Shutter Speed Tips for Event Photography


Posted on 7th April, by in Blog. No Comments

Shutter speed will determine not only how much light (ambient light), but the faster the shutter speed the more freeze frame. Longer shutter speeds will blur out and capture movement. Some where in between is best for shooting events such as weddings and awarding ceremonies. F stops are all about how much light . F22 lets is less light than say for instance F4. Aperture ( F settings) controls how much light as well as depth of field. If for instance you would shoot the wedding aisle in SHUTTER priority (mode), you would be able to set the SHUTTER speed, and the camera will automatically set the aperture (F), allowing you to lower or raise the shutter speeds & not to worry about your aperture (F) This is called bracketing. Some cameras have presets to do this for you.

You need to understand the difference between Aperture (F) & Shutter. A clear distinction of these two settings is apparent when using a Flash (strobe). The lesson to learn here is that the Aperture captures light on the subject, and the shutter captures the background (ambient level).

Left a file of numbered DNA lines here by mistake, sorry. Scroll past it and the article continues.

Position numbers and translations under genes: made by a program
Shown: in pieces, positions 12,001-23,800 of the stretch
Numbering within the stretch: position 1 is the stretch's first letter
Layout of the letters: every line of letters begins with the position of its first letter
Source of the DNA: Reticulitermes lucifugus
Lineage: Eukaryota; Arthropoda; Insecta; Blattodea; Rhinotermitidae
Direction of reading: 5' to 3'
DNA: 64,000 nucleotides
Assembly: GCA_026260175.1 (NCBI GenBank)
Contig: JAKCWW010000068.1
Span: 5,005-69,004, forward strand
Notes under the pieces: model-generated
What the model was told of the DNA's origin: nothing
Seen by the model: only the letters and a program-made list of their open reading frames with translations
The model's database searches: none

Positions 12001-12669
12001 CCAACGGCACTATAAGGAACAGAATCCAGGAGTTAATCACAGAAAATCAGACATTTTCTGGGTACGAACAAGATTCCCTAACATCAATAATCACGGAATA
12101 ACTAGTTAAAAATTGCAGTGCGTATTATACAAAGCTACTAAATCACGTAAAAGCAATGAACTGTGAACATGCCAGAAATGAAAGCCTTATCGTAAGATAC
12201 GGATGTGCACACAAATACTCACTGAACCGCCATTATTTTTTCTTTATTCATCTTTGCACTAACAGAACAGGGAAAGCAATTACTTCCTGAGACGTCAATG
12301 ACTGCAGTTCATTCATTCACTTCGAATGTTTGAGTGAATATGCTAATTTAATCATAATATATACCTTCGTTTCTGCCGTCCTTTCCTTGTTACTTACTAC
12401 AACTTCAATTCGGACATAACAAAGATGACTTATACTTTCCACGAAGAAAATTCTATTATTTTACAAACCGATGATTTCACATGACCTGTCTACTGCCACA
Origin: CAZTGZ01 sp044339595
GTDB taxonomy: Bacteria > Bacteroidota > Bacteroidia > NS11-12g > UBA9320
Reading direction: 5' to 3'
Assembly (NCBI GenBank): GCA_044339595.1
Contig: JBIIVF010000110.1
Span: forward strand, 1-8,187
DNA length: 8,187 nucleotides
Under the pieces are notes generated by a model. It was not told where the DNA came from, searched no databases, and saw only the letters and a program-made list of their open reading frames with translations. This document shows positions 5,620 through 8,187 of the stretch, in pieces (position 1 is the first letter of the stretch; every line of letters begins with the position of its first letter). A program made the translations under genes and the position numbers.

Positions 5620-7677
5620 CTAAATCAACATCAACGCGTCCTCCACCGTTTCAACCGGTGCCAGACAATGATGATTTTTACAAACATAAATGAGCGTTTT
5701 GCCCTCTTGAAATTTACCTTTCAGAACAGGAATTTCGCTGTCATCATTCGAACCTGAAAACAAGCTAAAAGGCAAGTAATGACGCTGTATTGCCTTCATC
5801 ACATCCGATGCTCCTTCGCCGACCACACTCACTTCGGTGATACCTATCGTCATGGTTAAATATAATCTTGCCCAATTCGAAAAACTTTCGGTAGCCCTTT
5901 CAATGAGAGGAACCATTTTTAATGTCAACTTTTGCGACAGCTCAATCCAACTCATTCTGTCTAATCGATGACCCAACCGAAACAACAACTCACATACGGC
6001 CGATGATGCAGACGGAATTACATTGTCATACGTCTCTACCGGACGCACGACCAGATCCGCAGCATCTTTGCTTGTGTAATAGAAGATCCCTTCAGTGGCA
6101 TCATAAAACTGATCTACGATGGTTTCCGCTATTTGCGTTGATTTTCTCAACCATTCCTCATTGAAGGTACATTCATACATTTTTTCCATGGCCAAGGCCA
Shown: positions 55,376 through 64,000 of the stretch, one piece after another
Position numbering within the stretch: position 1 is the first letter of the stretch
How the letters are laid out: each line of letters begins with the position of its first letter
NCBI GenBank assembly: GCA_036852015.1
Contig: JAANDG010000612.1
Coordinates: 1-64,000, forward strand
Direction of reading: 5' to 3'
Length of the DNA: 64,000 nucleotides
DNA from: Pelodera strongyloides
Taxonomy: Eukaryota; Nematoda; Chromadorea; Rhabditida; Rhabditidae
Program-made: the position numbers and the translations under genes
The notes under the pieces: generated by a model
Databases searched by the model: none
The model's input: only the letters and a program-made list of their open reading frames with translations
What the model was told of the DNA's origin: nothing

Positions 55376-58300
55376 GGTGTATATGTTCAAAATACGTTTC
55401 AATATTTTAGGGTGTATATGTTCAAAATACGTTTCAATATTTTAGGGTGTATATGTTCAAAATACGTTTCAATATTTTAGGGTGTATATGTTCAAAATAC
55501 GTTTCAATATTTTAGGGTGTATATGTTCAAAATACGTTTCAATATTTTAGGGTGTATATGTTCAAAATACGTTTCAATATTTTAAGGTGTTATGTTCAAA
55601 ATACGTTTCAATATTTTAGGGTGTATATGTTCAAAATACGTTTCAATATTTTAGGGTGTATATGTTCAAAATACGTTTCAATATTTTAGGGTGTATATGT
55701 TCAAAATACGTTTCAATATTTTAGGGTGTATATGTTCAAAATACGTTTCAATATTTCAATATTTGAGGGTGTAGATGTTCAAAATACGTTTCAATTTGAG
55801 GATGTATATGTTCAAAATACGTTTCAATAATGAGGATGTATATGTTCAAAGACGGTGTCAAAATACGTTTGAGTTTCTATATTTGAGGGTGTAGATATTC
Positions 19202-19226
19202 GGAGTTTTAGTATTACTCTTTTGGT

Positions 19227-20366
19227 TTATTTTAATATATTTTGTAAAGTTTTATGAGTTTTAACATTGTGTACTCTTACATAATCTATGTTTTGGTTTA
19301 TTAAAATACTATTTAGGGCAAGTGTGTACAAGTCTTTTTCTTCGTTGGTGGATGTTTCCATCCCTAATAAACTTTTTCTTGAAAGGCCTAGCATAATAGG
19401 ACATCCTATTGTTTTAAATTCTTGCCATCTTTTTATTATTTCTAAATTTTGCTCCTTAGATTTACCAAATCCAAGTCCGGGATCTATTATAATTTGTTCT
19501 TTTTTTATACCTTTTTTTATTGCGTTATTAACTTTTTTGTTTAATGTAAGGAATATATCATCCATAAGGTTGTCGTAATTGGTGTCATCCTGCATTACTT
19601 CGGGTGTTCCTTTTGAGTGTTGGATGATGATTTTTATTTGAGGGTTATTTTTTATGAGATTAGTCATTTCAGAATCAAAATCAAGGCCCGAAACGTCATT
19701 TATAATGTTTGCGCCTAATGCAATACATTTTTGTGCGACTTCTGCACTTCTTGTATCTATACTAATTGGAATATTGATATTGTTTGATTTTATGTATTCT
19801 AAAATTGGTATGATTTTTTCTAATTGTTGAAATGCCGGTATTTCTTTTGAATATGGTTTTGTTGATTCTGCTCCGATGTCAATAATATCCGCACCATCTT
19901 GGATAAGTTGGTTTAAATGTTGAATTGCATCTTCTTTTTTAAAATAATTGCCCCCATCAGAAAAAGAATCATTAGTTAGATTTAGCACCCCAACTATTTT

Shooting an outdoor event on a bright day, you will have to CLOSE down your aperture ( F number gets larger, like F22) letting in less light. Where your shutter will have to get faster (smaller fraction of a second). For example, if you were to shoot a baseball game on a bright day, you would do the same. (of course you would have to know how to Pan, but that’s for another day).

The shorter the shutter speed, the shallower the depth of field as well as less light. The small the F-stop number, the bigger the hole in the lens for light to come through. If you want pin point focus, use the quickest shutter speed you can. That will make it darker, so you need to open the f-stop as much as possible to compensate with more light. 

If you want more motion blur and/or a wider depth of field, then you need a longer shutter speed and larger f-stop number (smaller hole in lens for light) because the length of time the photo is taken for will increase the light that enters, so you squeeze the hole as closed as you can to compensate and not let your photo get washed out with too much light.

Just find the balance between these and you’ll get a good shot.

Try taking the same photo with the same shutter speed, but change the f-stop for each one and go from the smallest to the largest and watch how the photos change from one to the next.






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